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NHT Day 10 01 Intro Comm Facilities

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So, good morning my name is Jim Harron and welcome to our introductory module on using tempo -- Stormy you gave me the wrong script! This is not the introductory module, it's introduction to commercial inspections. Not the -- She gave me the wrong script. I tell you, I just -- Stormy, I thought we were on day 1. We're just starting. No Stormy, this is the last day. This is the introductory to commercial inspections not the introduction module. Oh! Okay, I thought we were starting over with another two weeks. So, I guess I'll just wing it out here. No folks. Stormy and I are going to miss you. We've had a good time working with you in the last couple of weeks. We hope you've learned a little bit, no learned a lot. And um, anyway, so. We're going to start off talking about introduction. So we're going to talk about a -- Let me explain what's going to happen today. So, we're going to do this module introduction, sort of review on some stuff. And them we're going to -- I'm going to actually get to come from behind this desk. And you're going to see that I have legs. Yes, I can move I'm not just bound to this desk. So, we're going to do a virtual inspection with green screen. So I get to play the weather man, you know. Pointing over here. We have a high front coming in from Canada to meet with the -- Anyway. You can also count the number of times I point in the wrong direction. When I mean to point left I have to point right. So, all that gets very confusing. See how many times I mess up, count them it's exciting. And then, you're going to have the great mustachio'd one in here. Mr. Tim Meyers. You haven't had the chance to work with Tim this cycle. But, Tim Meyers will be in here talking about escalation. What happens -- No sweat pants Mathew. No, no, no. I have gray slacks on today. They're gray, but not sweat pants. So, what happens when things don't go right? When you do everything that you're supposed to and things don't go right. That will be with Tim Meyers. Make fun of his cheesy mustache, it is very cheesy. Point that out to him because he likes it when people do that to him. And then finally we'll have your wrap up, your debrief. We'll give you information on taking a survey as well as yoiur final exam. So we have a lot to cover today. Congratulations Brandon, good for you. So, so we have a lot to cover. Okay. Let's look at our objectives for this here module. They include listing the differences between commercial and residential accounts. Describing the approach between reactive and proactive. So when we look at pest control, what's proactive and what's reactive. Then we're going to talk about a zone strategy. Then we're going to go over scope of service. To start off I'd like you to chat in, don't call in, and tell me what is a commercial facility in your mind? What is a commercial facility? John says it could be a hotel. It could be any business says Rob. Place of business. Again, congratulations on that Brandon. It's good when you get those certifications isn't it? So, public place, not a residence, economic endeavors, business for profit, yeah I think those are good explanations here. So this is certainly not an all inclusive list by any stretch of the imagination. But includes hotels & motels, & restaurants, food handling establishments. Grocery stores, office buildings, healthcare facilities, daycare facilities. I would expand daycare to include any school basically. So, daycare facilities certainly, but also any sort of school. So, all of these can be commercial facilities. Now I want you to use your tablet to answer: How are commercial and residential accounts different? Is it the duration of the customer relationships, the magnitude, the professionalism required or the profitability? Looking at our results, well you think it's a little bit of everything. Well, it is everything except the duration of the customer relationship. Now, before I start getting angry chats at me, let me address professionalism. I'll explain that one. I am not in any way shape or form saying, that the residential side of the house or the termite side of the house is any less professional. No, no, no. That's not what I mean, that's not what I'm saying. Bear with me for a minute and I'll explain what I mean by that. But I'm not saying that the termite folks, or the residential side of the house is any less professional than we are. On the commercial end, so don't chat in about that. Okay? Let me explain. All will be made clear just bear with me for a moment. Okay, so now the one that is incorrect, duration of the relationship. We hope that we really have a long relationship with both our residential customers and our commercial customers. So, we're going to chat about this in just a minute. But we want you to be such the expert, such the consultant that they never entertain going anywhere else. We want you to be that resource, we want you to be that go-to person. Okay? That's what we mean. We don't want the resident-- We've had residential customers with us for years, decades. We'd like those types of relationships with our commercial accounts as well. We don't want to be the, well our annual contract is up with you, let's go get bids. No, we want to be that resource that they're so happy with us. Okay. You know, residential accounts and commercial accounts. We may take longer to service a commercial account. There may be more documentation, there may be more complex inspections involved. When we look at some of the differences, the degree of professionalism, the profitability, and then the magnitude. That's the difference in there. So let's see what I mean about the degree of professionalism. I'll explain it to you now, what I mean. Here's -- Remember, when you're dealing with a pest problem in a commercial account, that could mean the difference between that business staying open or not. If you're dealing with a roach problem in a restaurant, the health inspector could shut it down, or they could become known as that restaurant with the roaches. Eew we don't want to eat there that's the restaurant with the roaches. Ooh nasty. No, we're not going to go there, let's go someplace else. So it could have a direct impact on their business and they tend to have less flexibility. If you're dealing with a restaurant that is open for lunch, you can't go in there any time between like 11 and 2 so they may have less flexibility. And the basic tolerance for pests is much lower. You may, in commercial facilities have more stringent dress codes and time requirements and things of that nature. That's what I mean, more professionalism. It's really that it's a stricter environment in which you have to operate. You may be able to use some things in a residential environment, that you could not use in a commercial environment. There's all those types of things. You may have additional safety equipment that you're required to wear. Hard hats and dress codes and things of that nature. Again, not saying that the other sides of the house are any different, less professional rather. But there are some additional requirements that we may have in the commercial end that are not present in the residential or the termite end of it. Now on profitability, when you're servicing a multi branch operation, let's say a Wendy's or a Publix a Gardens or Young. Suppose we have one Wendy's where we really have this ongoing roach problem and we can't get it under control for whatever reason. We're not doing our job or they're not doing their job. That can have a direct impact on the whole relationship, that we would have with that organization. Such as a Wendy's or a Young Brands, a Gardens a Publix or whatever. So the relationship that Rolins may have with the customer is much larger than you may realize. You may only be treating one store but there may be 99 more that we also treat. Basically what I'm saying folks is that when we're treating commercial accounts the stakes are higher. Steak Stormy, would you like steak for lunch? Stormy's like steak. No, Stormy that's the wrong spelling. That's not -- Anyway, stakes wrong spelling. So, anyway the stakes are basically higher. Okay. Oh lord, things I have to put up with around here. So! Now here's a basic question for you. Do all commercial accounts have the same concerns? I don't want just a yes or no when you chat in, but I want you to tell me why. So do all commercial accounts have the same concerns? Yes or no and then with that yes or no I want you to tell me why. They want it gone yesterday. No every business is different. Food versus electronic stores, they're all trying to make a profit. So, there's varying concepts here. So, I see both sides of the argument here. So, you're both right really. But, what I'm really getting at, because you know a business wants a pest gone immediately. They're trying to get rid of the pests so the customers don't deal with it. But there are some differences so, basically your both right. However you answered that. But there are some differences between the mindsets of different commercial customers. For instance in the hospitality industry they are focused on customer safety and comfort. So when you check in to a hotel, they want you to be safe and comfortable in that hotel environment. Or if you're visiting an amusement park, you want to be safe and comfortable in that amusement park. Or whatever it is, or a zoo, whatever. Whereas you look at a restaurant their focus is on food safety. So, they want to deliver a nutritious tasty and safe to consume product. Whereas a grocery store, they are trying to protect their inventory so they can sell it to you. So when you look at that, their concerns are a little bit different. So they all wanna get rid of pests but their motivation to get rid of these pests is a little different. Now we have to understand what motivates these customers. So, when we understand what motivates them it's going to help you anticipate what they need. Now, I have told you the last two weeks that you are becoming a PMP. A pest management professional. You're not the bug guy or bug girl. You're not an exterminator. You're not even a pest control operator. You are on your way to becoming a PMP. A pest management professional. As such we want you to be that expert. We want you to be a partner. You're not just the person walking in there to spray bugs. That's not you, that's not us, that's not the mindset we want you to have. We want you to be that expert. We want you to be that partner, working in concert, in cooperation, in partnership with our customers to solve their pest problems. That's what we want you to be. Now. How many of you promise you're going to be a great PMP? Hold up your right hand when you answer. Hold up your right hand and say I'm going to be a great PMP and take care of my customers. I got one person who said no! Oh man! Hopefully you hit the wrong key. Or maybe that was Stormy in the control room. Okay Brandon got it, okay. So, we want you to be that. We want you to be that expert. We want you to be knowledgeable. We want you to be that resource. That if somebody comes up to you and says: "What is this?" You know, if you don't know what it is right off the top of your head, you know where to go to get that information. Get that information for the customer. We want you to be that resource. That's what I'm talking about, becoming a great PMP. So, you have the ability. I've got the power. Okay, so, yes you have the power to become that great PMP. Now, all of our-- What's the difference between a proactive approach to pest control and a reactive approach to pest control? Chat that in for me. We talk about these things. What is a proactive and what's a reactive approach to pest control? What's the difference between the two? Reactive is reacting to a problem. Proactive is reducing the opportunity for an infestation. That's a good one. Anticipate potential problems before it becomes a problem. Preventing versus fixing. Ahead of the game is proactive. Yup. Planning ahead. So, yup you got it folks. Reactive engages an issue on an ongoing basis. What do I mean by that? Reactive, I'm here to spray the bugs. Oh you have bugs I'll spray them, I'll treat them. Reactive, is an approach to pest control. But we want you to be proactive. That means if I fix this now, I won't have the problem in the future. That's what the proactive means. That if I fix this hole in the loading bay door, the customer fix the hole in the loading bay door, rodents are not going to get in here in the first place. That's versus I'll treat the rodents, take care of the rodents. Remember, we want to be proactive in this. All of our customers really expect us to be proactive in there. They really want us to-- Whether you're on commercial or residential, they expect us to be proactive and take care of their pest problems. Which example represents the proactive approach to pest control? You suggest a new product to address a pest issue the customer might have in the future, or treating and monitoring for a pest you identified during your inspections. Well most people-- Well we've got a split decision here, a little bit of a split decision. The correct answer is however A. You suggest a new product. The words there, might have in the future, that's what makes it a proactive versus I've found something and I'm going to treat it. So, proactive you're looking at the issue to prevent something that could occur in the future. Versus coming in there and dealing with it when it occurs. You know, being proactive-- I've told you over the course of the last couple of weeks that your special super power that you're developing as a PMP is the power of observation. That you see things that other people don't. That's what's going to make you a great PMP. Is that you train yourself to start seeing these things. So that when you walk in a building or a facility you just see these things. I use the example about when I go to someone's home, for the first time. I'm on their front steps or porch or stoop or whatever you call it. And I immediately look down to see if it's been treated for termites and if the drill holes are properly spaced. I just do that automatically. That's what we want you to train yourself to do. Not that you're looking for termite drill holes. But that you just walk into a place and notice conditions that are favorable. You walk into a restaurant, maybe you're out going to Che Stormay. And you just happen to glance and look at the ILTs that might be there. Insect light traps. And you see whether they're properly placed or not. It's those types of things that you will automatically start observing. When you go to your customer it may just be in your customer's spot. Suppose you're in a strip mall, you know, stores with 10 units in it. Maybe the restaurant next to your customer closed down. What does that tell you? Well that tells you maybe, the pest population that might have been in that restaurant might be now trying to move into your customer's. It's those little things that you start to see. That's whats going to make you a great PMP. Well, but hopefully okay I understand but. Understand the concept even if the book says something slightly different. You know, we can alter these presentations fairly easy, but getting it into the print chain is a little more difficult. We try to keep these things up to date. One of the things that we're going to ask you to do this afternoon, is take a survey and give us feedback. What can be improved? You know when some of these recommendations are made, we look at our programs and we try to change them. We can what we present you here, very quickly. But it takes a lot longer to get the print copies, so apologize for that. Pardon me. But, understand the concept that's the important thing. Now, we want you to basically have a customer that thinks they have my best interest in mind. They are taking care of my pest problems. And all these other problems I didn't even know that Rollins treated for. Again, so many people think of us as the bug company. Okay the bug company. Well do they know that we have a drain care program and a dumpster care program and a bathroom care program? Yeah. So remember we want to be proactive. We want the customer to think that we have their back. Now, sometimes you can look at a facility and be intimidated by it. I get that. Suppose you're sent out to treat a 500 room hotel, it has 3 restaurants and 5 bars, health club and whatever else in there. You think I can't treat that. That's too big, I can't treat that. But if I were to ask you, can you treat a guest room in a motel, in a small hotel. Yeah I can take care of that. Can you treat a restaurant? Yeah I can do that. You know how to treat a bar? Yeah I can take care of that. Guess what folks? You know how to treat that big hotel, with 500 rooms and 5 restaurants and 3 bars and a health club. So, this is something called the zone strategy. Now, when you look at the complexity of things, sometimes they can be overwhelming. They can vary greatly. There's a difference between your local motel on the side of the road on an interstate near you versus that 500 room hotel at a resort. But your zone strategy is your best defense when facing these big facilities so you don't feel overwhelmed. Chat in and tell me, chat in and tell me, what is the best way to eat an elephant? So, what is the best way to eat an elephant? Chat that in for me. How are you going to eat an elephant? Brandon says in sections, one piece at a time one bite at a time. With a fork, there's always one. One bite at a time. No one's put up BBQ yet. I'll put that up. Cut up in small pieces. That's cruel. We're not really talking, Timothy, about doing that. It's just a metaphor. Roasted with a friend. Okay. So, I want you to think about the best way to eat an elephant. When you look at that complex task, there it is, with hot sauce, fried, BBQ, delicious. Okay hopefully you've got that. So the best way to eat an elephant is you break it up into individual pieces. So, one bite at a time. So, when you look at a complex issue, you break it down into smaller components, to something you can deal with. Again, that 500 room hotel can be intimidating. But not if you look at it as; I know how to treat a guest room, I know how to treat a restaurant, I know how to treat a bar, I know how to treat a health club. Then it's not that bad. You break it up into it's individual components. When you look at the zone concept, you can break it up into individual parts. You know based on your work and your studies that what you're dealing with in a pest population might be different in a hotel room, versus a laundry room. Or a maids closet or a pantry area or the elevator area or the dining area. You break this up into the functional areas, what's going to go on in there? What's going to go on in that individual location? Chat in and tell me, why you think we divide areas up by functions. Why do we break it up by functions? Manage identify bait and monitor stations. Treatment reasons. To manage and treat different, make sure we use the correct product. Different ways to treat. Methods will be different. Likelihood of an infestation. Make it easier. All valid points. All valid points. When you look at these situations, you look at that 500 room hotel. The threat a pest in one zone may vary, by the, you know, what's going on in that area. For instance you're unlikely to find a bedbug population in the dining area or the kitchen. But you could find roach problems there. Whereas you are more likely to find the bedbug problem in the guest room. That's what we're talking about. Your probably not going to have the rodent problem, in the guest room, but you're more likely to find that in the kitchen area. Different pests in different zones, exactly. So we don't forget anything prior to treatment. Yeah. All of those things. Bedbugs are less likely to be in the lobby than they would be in a guest room. It's going to vary from area to area. I've told you that your powers of observation coupled with your knowledge, what you are learning, again I go back to think where you were before you started this training program a few weeks ago. Think how much you knew about this industry and about pests and how much you know now. You've had a learning curve going on here. It's been way steep. You've had a lot to cover. But how much more do you know now than you did the day you started. The day you walked in the office for the first time and put on, if you're with Orkin, that uniform with the red epithets on. How much more do you know today than you did that first day. You know a lot. We're asking you, using your powers of observation, your special magic secret ability, coupled with knowledge, coupled with what you know about the particular pests and the zones. You are an unstoppable force out there. When you couple observation with knowledge, you know what's going on about particular pests. You know what's going on in that particular type of facility. It's not so intimidating for you. We'll cover the final exam later on this afternoon. We'll cover all that information later on this afternoon. You have a tremendous opportunity and ability and power. I really am excited for you. Because you are embarking on a great career here folks. I've spent my whole professional career in this industry and it's a great industry to be involved with. From the time I was in college and started doing termite jobs over summers working for a company, to, you know, managing a pest control company, then working for the department of agriculture and now here. This is a great industry you're involved with folks. We have a little review for you here. It's some pre-work that you should have done. Based on that pre-work, tell me, what kind of pests are going to be found in hotels and motels and the area of that hotel or motel you're likely to find them in. Not just, oh I found cockroaches, where are you most likely to find the cockroach? So, if you name a pest, tell me where it's going to be. Okay. Glen says, bedbugs in bed, bedbugs in guest rooms, roaches in living spaces. Bedbugs and cockroaches in rooms, bedbugs in guest rooms. What else other than bedbugs? Roaches in the kitchen, yup. Rats and mice in the kitchen, sure. Roaches in food prep area, bedbugs in the rooms, mice in the kitchen. Indian meal moths in the pantry. Ooh, good one, yeah. Don't forget about all these other things. Rats everywhere, hopefully not. Silverfish in the office. Good one Matthew. Ants outside. Rodents, fruit flies. When you look at these things, you look at them, yeah, there's varying pests. Cockroach could be in the kitchen, the dining area. Ants could be outside, remember they can be all around. Spiders, occasional invaders, flies and mosquitoes. Sales inspector's perfect opportunity this year with the concerns about Zeka virus, to sell our mosquito control service. We're starting to get to the spring in many parts of the country. Now is the time to start thinking about that. Rodents, kitchen area, dumpster area, occasional invaders could be on the lower level floors, in the rooms and things like that. Bedbugs obviously in the rooms. Flies around a dumpster would be a good one. Carpet beetles could be a problem in some areas, sure. Termites too, you could have termites absolutely. Guess what, we take care of those too. When you're thinking about these types of pests, we've covered this before, but what types of questions would you ask when you go in to talk to the person in charge? Give me, some of those questions. We've gone over this before, this is not new. Where'd you see it? Have you seen any activity, if so where? Any signs of activity? What problems are you having? When did you see it? Any customer complaints? Sure, that's a good one. Any activity, how many, what is it? How long? Have you seen any acti-- Again, this is not an all inclusive list folks, depends on what you're dealing with. Have you seen any activity? If so where and when? What do they look like? How many? Was this in a common area or was it in a guest room? Are there any areas you'd like me to concentrate? Has this happened before? Oh, that's a good one, I like that too. Again, this is by no means an all inclusive list. As you become more familiar with your customers, you will understand the types of problems that they are more likely to have and you can focus your attention on those. There's a scope of service that you should have looked at. What types of treatments are allowed in guest rooms? Chat that in for me. Based on the scope of service for hotels and motels. Remember this is from your pre-work. What type of treatments are allowed? Okay, crack and crevice baits, crack and crevice and baits. Okay, so what we look at that, we can see, crack and crevice bait placement voids treatment as necessary. Remember, scope of service folks is sort of like this use directions. How are we going to treat this place? How are we going to treat this facility? I want you to think of a scope, whether you are preparing it, account managers, or servicing it, service specialists. This is the how to. This is what we've committed ourselves to doing. How many guest rooms are inspected each month? Chat that in for me. 20, 20, 20. You're partially right on the 20s. But what else does it say? Yes, it's in the scope of service Jennifer. So, you're partially right on the 20s but it says something else. What else does it say? It has some very specific language in there. Ah, plus 3% that is correct. When you look at what it says, It is 20 rooms plus 3% that require immediate attention. When you look at these things, it's 20 rooms plus 3% for any emergencies. Okay. How many monitoring devices are we required to put out? How many monitoring devices are required? John says 3. I got several more 3s, Randy says 3. Seems to be a consensus of 3 and that would be correct. In monitoring devices: report cards, 3. We are required, again, this is what we've contractually obligated to do. We can do more, we can't do less. Remember we're saying we will do this, we will put out 3 report cards. We're going to put out an insect light trap in there. Where is it going to be located? What zone? Zone 5, looks like we're getting zone 5s here. That would be correct. We're going to be putting it out in zone 5. Zone 5 is the correct answer. That would be in the kitchen. So zone 5, there's a closeup of it, shows where we're going to put the ILT. Insect light trap, zone 5. We're going to change gears a little bit here and go to the food service pre-work. We've just finished the hotel. Now we're going to look at the food serving establishment. Now, chat in and tell me, who is your point of contact? Who is your point of contact? Daniel says the owner. Jeff, Randy says yep Okay, owner or executive or chef. No it's not the manager on duty. It's the owner or executive chef is our point of contact. It'd be Mr. Corlione or the executive chef would be our point of contact. Giovani Corlione or the executive chef would be. This follows up on what we've asked before. What are you going to ask Mr. Corlione or the executive chef? You walk in there, it's been a month since we treated the place, what are you going to ask them? So you've made your introductions, hi I'm [insert your name here], what are you going to say next? Has there been any activity? Any new problems, any problems? Signs of activity? Notice any changes? Have you seen a pest? Where, when, how many? Is everything still under control? This again, is by no means an all inclusive list. But it could include things like: Have you seen any activity? If so where and when? What do they look like? How many? Has anything been brought in recently? Remember, sometimes if something changes in the area, something changes, in the environment, something new has been added, the new can come with pests included. Is anything changed? Has the restaurant down the street closed? Maybe the rodents that were in there have now decided to go to your restaurant. Any areas that you'd like me to concentrate? On during the inspection. Again, this is not by any stretch an all inclusive list. But, based on the situation that you encounter you want to ask these types of questions when you go in. Remember, we do the aim process. That means we do this first time, every time. It's not just a one and done. I'll do it the first time I go out there but then I don't worry about it. No, no, no, no, no, that's not us. Remember, we go in and we do the aim process. Every time, not just once or twice. So, remember folks we want to make sure, that we do this all the time. Looking at our next review question based on this, food handling establishment, what the heck is the service frequency? Once per month, monthly service. Looks like everything is getting that. So, the correct answer is: Monthly. Very good, very good, got that one. I think you were waiting for me on that one. So the correct answer is: Monthly. We're going to get out there once per month. Now, we can go more. We can't go less. Remember, these are the minimum requirements. We can do something extra if it's necessary, we just can't do less. Because we've agreed to do this at least monthly. Now when we're out there during the month, what areas should be scheduled for inspection? Chat that in for me. When we're out there, what area should be scheduled for inspection? You're all over the place on this. But the correct answer is: restrooms. Arrange a schedule area inspections of the restroom areas. Restroom areas. Now, where are you going to place the pheromone monitor? Excuse me, wrong question. Got ahead of myself. How many drains are treated with Actizyme each month? That was for the last one, we're on the food handling establishment now Steve. Looks like everyone is saying 10 and that would be correct. We're coming out there and treating 10. The product will be applied to the floor and placed on the underside of the drain covers. 10. Helping eliminate conditions conducive to pest breeding. So it would be 10. Very good, very good. Where is the pheromone monitor going to be placed? What zone? What area? Zone 4, the bakery. Zone 4, the bakery is correct. So it would be zone 4 the bakery. We'd want to place that in the bakery area. When we're doing that, what are we looking for? When we place our pheromone lures, what are we looking for? Chat that in for me. When placing our pheromone lures what are we going to be looking for? This is not in your book. This is a little bonus round here. Pantry pests, yes you're going to be looking for those stored product pests. So, you're going to be looking for those stored product pests with the pheromone lures. Now, thinking back to what we talked about during the stored product pests module, we talked about pheromone lures having some limitations. What is one of those limitations? Chat in one limitation. So, what is one of the limitations? Of a pheromone lure on stored product pests. They are pest specific and that they only attract the males. Remember pest specific, there's only going to be one critter it's going to attract. If you're trying to catch, cigarette beetles and you're using a pheromone lure for Indian meal moth it's not going to work. And your only attracting the males, so you're missing all of the females. Now, continuing this line of thought, are pheromone lures and devices designed to eliminate an infestation? Yes or no. Again, a little bonus round here. Most of you are saying no and most of you would be correct by a wide margin. Remember folks, pheromone lures are designed to detect. They're not designed to eliminate. Remember you're only seeing half the population anyway. Okay folks that is it. Let me explain again what's going to happen now. We're going to take a break. Until 11:30, normally it's a 10 minute break, but this one is a little longer because we've got to convert the studio. Turn it around a little bit to do green screen. So, you're going to see that I do have legs and come from behind the desk. So, I'll see you back here at 11:30 and we'll continue our discussions doing a virtual inspection of a commercial facility. It's fun, I'll look forward to seeing you then.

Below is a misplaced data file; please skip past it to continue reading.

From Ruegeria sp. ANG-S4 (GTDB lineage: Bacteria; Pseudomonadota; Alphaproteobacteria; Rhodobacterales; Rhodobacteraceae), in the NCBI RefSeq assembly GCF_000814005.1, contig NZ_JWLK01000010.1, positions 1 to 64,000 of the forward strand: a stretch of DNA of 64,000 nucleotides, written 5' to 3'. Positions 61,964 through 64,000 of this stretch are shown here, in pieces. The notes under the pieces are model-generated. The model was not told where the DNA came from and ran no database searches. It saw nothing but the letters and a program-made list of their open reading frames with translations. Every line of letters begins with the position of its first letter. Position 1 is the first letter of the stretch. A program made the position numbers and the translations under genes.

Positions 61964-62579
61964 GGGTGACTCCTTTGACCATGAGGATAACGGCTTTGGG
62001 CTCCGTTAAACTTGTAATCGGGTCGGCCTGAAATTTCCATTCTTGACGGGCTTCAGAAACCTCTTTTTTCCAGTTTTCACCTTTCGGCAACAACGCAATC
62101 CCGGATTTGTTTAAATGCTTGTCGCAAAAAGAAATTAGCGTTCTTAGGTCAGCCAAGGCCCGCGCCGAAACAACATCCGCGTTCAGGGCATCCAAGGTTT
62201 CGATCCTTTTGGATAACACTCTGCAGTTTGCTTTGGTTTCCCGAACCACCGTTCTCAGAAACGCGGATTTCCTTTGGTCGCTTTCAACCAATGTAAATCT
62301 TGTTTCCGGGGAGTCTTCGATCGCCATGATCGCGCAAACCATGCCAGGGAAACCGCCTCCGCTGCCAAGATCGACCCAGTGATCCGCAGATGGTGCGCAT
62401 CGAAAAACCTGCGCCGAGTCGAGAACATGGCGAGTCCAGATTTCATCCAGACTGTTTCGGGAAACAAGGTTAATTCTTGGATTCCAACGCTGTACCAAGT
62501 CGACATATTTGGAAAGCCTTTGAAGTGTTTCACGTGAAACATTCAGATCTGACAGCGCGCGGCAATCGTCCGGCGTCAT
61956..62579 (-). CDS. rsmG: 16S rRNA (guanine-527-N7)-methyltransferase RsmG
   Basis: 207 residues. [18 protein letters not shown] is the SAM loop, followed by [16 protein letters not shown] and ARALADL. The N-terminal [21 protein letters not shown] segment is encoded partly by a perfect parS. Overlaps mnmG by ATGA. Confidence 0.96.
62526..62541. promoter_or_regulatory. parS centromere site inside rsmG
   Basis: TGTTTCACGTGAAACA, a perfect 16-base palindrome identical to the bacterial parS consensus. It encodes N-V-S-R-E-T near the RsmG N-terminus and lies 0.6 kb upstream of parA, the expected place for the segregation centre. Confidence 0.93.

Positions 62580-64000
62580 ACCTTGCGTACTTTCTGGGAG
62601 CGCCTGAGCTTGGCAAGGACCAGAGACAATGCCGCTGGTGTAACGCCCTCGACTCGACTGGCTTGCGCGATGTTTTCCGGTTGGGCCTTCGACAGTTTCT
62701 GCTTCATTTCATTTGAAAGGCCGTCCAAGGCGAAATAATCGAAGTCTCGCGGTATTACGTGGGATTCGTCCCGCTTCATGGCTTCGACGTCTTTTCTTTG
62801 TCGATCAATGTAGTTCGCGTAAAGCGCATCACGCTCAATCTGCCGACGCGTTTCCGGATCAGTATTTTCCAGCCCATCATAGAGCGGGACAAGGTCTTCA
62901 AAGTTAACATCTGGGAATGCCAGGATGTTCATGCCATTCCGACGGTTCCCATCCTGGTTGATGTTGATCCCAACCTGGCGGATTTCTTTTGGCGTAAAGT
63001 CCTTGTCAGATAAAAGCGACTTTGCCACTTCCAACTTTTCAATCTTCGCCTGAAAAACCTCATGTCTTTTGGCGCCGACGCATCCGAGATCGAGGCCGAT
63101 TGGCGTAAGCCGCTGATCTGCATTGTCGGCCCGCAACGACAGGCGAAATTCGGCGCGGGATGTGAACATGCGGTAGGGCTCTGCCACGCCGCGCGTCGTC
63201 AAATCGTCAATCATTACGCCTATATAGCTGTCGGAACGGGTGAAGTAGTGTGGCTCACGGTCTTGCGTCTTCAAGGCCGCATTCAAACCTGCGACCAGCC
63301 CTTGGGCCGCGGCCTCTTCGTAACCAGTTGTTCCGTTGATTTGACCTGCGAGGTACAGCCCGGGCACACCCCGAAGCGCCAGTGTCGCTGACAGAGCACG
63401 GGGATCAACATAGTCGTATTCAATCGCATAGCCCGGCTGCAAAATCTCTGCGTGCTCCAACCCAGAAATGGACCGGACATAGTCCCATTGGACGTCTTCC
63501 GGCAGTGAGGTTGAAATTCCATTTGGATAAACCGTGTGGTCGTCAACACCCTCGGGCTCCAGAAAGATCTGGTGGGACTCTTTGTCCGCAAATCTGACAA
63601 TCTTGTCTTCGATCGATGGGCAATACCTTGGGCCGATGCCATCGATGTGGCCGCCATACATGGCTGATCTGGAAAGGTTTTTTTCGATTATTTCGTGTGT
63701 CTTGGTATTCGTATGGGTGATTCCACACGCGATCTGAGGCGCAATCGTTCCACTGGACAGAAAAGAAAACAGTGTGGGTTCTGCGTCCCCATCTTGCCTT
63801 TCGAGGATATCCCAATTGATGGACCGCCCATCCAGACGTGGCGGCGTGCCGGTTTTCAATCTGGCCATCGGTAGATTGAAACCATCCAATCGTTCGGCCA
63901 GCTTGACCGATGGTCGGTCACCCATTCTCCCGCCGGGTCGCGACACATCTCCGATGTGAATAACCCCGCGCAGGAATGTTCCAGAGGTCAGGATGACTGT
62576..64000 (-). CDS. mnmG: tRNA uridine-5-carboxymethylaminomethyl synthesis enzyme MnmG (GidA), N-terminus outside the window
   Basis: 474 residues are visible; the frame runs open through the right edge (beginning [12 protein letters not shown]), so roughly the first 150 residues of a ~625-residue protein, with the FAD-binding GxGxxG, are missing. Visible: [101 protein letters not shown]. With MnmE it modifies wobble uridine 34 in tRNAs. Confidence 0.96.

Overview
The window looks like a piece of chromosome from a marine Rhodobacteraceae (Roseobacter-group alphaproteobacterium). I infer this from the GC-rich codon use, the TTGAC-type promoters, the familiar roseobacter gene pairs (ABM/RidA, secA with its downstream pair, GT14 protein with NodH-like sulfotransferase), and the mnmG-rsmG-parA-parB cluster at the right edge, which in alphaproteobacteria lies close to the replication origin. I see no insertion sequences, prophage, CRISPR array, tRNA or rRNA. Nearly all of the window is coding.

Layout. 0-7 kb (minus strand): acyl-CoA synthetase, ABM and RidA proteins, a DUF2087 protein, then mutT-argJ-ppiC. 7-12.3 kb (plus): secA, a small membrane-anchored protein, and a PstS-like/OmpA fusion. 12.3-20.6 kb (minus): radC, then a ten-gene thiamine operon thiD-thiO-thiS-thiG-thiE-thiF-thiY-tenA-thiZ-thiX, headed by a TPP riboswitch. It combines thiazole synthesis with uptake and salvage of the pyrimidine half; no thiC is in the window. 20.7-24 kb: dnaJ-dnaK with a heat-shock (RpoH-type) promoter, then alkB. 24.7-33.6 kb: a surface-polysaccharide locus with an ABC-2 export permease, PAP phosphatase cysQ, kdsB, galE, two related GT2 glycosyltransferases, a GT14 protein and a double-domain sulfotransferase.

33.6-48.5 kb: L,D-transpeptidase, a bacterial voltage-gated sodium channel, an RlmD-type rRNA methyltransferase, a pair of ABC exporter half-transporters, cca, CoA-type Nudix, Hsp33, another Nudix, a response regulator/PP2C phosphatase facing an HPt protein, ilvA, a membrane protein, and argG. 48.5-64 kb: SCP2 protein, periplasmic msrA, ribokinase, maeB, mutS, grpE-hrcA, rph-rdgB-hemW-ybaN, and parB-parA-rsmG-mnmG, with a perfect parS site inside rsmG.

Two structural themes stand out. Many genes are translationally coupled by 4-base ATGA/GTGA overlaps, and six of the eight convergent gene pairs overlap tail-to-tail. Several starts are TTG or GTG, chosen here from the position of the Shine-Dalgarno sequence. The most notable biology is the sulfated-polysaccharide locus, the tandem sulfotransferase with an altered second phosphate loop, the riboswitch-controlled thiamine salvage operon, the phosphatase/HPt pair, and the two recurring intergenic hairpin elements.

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Posted by: rbanderas on Dec 20, 2016

NHT Day 10 01 Intro Comm Facilities